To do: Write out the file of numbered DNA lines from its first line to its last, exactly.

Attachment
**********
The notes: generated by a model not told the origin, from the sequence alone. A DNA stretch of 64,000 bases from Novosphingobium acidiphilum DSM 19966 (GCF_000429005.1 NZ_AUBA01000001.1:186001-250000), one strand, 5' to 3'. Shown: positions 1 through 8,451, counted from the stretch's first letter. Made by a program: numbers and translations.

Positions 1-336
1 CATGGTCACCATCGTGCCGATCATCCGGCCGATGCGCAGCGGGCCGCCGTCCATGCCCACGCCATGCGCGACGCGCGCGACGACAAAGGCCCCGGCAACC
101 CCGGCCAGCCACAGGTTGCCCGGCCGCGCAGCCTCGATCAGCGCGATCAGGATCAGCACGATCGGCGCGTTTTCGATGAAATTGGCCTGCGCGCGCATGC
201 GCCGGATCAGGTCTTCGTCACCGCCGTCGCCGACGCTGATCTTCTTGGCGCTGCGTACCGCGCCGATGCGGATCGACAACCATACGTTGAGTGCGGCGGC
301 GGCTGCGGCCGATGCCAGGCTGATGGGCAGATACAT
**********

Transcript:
The notes: generated by a model not told the origin, from the sequence alone. A DNA stretch of 64,000 bases from Novosphingobium acidiphilum DSM 19966 (GCF_000429005.1 NZ_AUBA01000001.1:186001-250000), one strand, 5' to 3'. Shown: positions 1 through 8,451, counted from the stretch's first letter. Made by a program: numbers and translations.

Positions 1-336
1 CATGGTCACCATCGTGCCGATCATCCGGCCGATGCGCAGCGGGCCGCCGTCCATGCCCACGCCATGCGCGACGCGCGCGACGACAAAGGCCCCGGCAACC
101 CCGGCCAGCCACAGGTTGCCCGGCCGCGCAGCCTCGATCAGCGCGATCAGGATCAGCACGATCGGCGCGTTTTCGATGAAATTGGCCTGCGCGCGCATGC
201 GCCGGATCAGGTCTTCGTCACCGCCGTCGCCGACGCTGATCTTCTTGGCGCTGCGTACCGCGCCGATGCGGATCGACAACCATACGTTGAGTGCGGCGGC
301 GGCTGCGGCCGATGCCAGGCTGATGGGCAGATACAT